Why Bad Credit Is No Longer a Barrier to Business Loans

By Meredith Wood

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There was a time when if you didn’t have a credit score of at least 650, you couldn’t get a business loan

Even as recently as 2013, reports indicated that over 63 percent of small business owners most often looked to traditional banks when seeking to borrow capital. Yet only a dismal 27 percent of these respondents actually succeeded in attaining a traditional bank loan.

Fortunately for many small business owners, traditional banks are no longer the only available source of capital. With the recent growth in online alternative lenders, you now have more options for acquiring funding, even if you are turned down by traditional sources. And because alternative lenders consider multiple factors when offering a loan, including the borrowing company’s revenue and cash flow, your credit score alone doesn’t hold such overwhelming weight. For example, if you can offer collateral on the loan — such as your home or other property, business equipment, or even inventory — this can offset the impact of a low credit score.

Here are a few examples of the alternative borrowing options most commonly available to entrepreneurs with low or no credit:

Online Term Loan – Most similar to the loans available from traditional banks, term loans are what typically first come to mind when most people think of small business lending. These loans are negotiated with a set repayment time of between 3 months and 10 years, a set number of payments, and can have fixed or variable interest rates. But unlike term loans from a traditional bank, non-bank lenders are more flexible in considering multiple factors to determine term loan eligibility. Borrowers can use a commercial term loan to meet a variety of business needs including buying more inventory, purchasing equipment, or paying off other debts.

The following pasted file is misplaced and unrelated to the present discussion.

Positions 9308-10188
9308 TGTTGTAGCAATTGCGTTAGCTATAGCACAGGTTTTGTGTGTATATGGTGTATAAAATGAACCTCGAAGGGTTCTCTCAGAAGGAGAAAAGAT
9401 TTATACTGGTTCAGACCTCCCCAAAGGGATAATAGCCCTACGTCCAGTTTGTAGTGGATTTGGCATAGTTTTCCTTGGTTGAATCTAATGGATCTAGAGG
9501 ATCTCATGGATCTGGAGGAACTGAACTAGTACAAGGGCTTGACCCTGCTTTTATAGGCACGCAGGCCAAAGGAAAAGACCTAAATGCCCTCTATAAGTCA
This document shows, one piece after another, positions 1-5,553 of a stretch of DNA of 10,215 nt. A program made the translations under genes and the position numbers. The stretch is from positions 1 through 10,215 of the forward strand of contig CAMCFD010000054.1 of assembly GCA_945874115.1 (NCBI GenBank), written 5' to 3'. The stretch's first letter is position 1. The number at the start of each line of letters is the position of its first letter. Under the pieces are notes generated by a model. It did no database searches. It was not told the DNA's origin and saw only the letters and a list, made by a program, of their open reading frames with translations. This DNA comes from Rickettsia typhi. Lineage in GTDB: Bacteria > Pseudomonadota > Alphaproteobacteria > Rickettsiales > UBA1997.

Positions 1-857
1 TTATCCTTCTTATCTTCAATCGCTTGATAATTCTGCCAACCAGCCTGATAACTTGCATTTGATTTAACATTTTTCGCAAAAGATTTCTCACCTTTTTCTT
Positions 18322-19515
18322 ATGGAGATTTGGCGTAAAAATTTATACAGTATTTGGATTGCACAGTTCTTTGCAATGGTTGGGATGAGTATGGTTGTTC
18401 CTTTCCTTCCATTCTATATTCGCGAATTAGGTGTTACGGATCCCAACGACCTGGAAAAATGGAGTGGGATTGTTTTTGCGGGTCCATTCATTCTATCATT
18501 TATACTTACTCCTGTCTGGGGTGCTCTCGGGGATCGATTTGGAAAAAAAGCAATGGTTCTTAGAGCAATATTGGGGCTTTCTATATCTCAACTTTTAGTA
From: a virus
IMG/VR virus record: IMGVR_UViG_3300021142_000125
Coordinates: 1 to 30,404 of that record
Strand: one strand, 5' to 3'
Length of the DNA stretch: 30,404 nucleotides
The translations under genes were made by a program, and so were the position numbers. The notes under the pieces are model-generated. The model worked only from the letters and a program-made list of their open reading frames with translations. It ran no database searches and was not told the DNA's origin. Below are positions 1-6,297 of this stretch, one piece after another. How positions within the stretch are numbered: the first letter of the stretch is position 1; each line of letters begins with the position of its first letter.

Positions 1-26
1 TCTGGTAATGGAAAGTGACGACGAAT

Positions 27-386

Microloan – Available through certain non-profit organizations or through the Small Business Administration’s Microloan program, these loans of up to $50,000 are designed to help women and minorities start small businesses. Microloans are typically more lenient toward business owners with bad credit or no credit histories, but are more selective in the types of businesses and demographics they serve.

Merchant Cash Advance (MCA) – This is a lump sum of short term capital offered to a business owner in exchange for a portion of the company’s future credit card sales. Upon entering the loan agreement the lender will automatically withdraw an agreed to percentage of the company’s daily credit card transactions until the loan is repaid plus interest. MCA loans are often a great option for seasonal businesses as the rate of repayment is proportional to current sales, so owners aren’t faced with large payments due at times when revenue is low.

Invoice Factoring – Lenders who offer invoice factoring essentially purchase a percentage of the borrowing company’s outstanding receivables, offering an immediate cash advance of around 80 percent of the borrower’s total invoice balance. The factor (or lender) collects their processing fee from the remaining 20 percent, as well as a “factor fee” dependent on the time until the invoice is paid. Invoice factoring can be a valuable option for companies with a large number of outstanding receivables as an addition to offering cash quickly, invoice factoring companies also take over the collections process from the business owner.

Of course, there is no perfect borrowing solution, and each of these alternative loan options do have downsides. They typically carry higher interest rates and more fees than traditional bank loans — so whenever borrowing, it’s important for you consider all the options and weigh the costs and associated benefits of any loan.

No matter what, having a low credit score will always make it harder to attain a small business loan. That’s why in spite of these new options, it is still important you do everything you can to maintain good credit. Finding the best available funding will always be easier with a higher credit score, but it is nice to know that there are more borrowing alternatives available than was once the case

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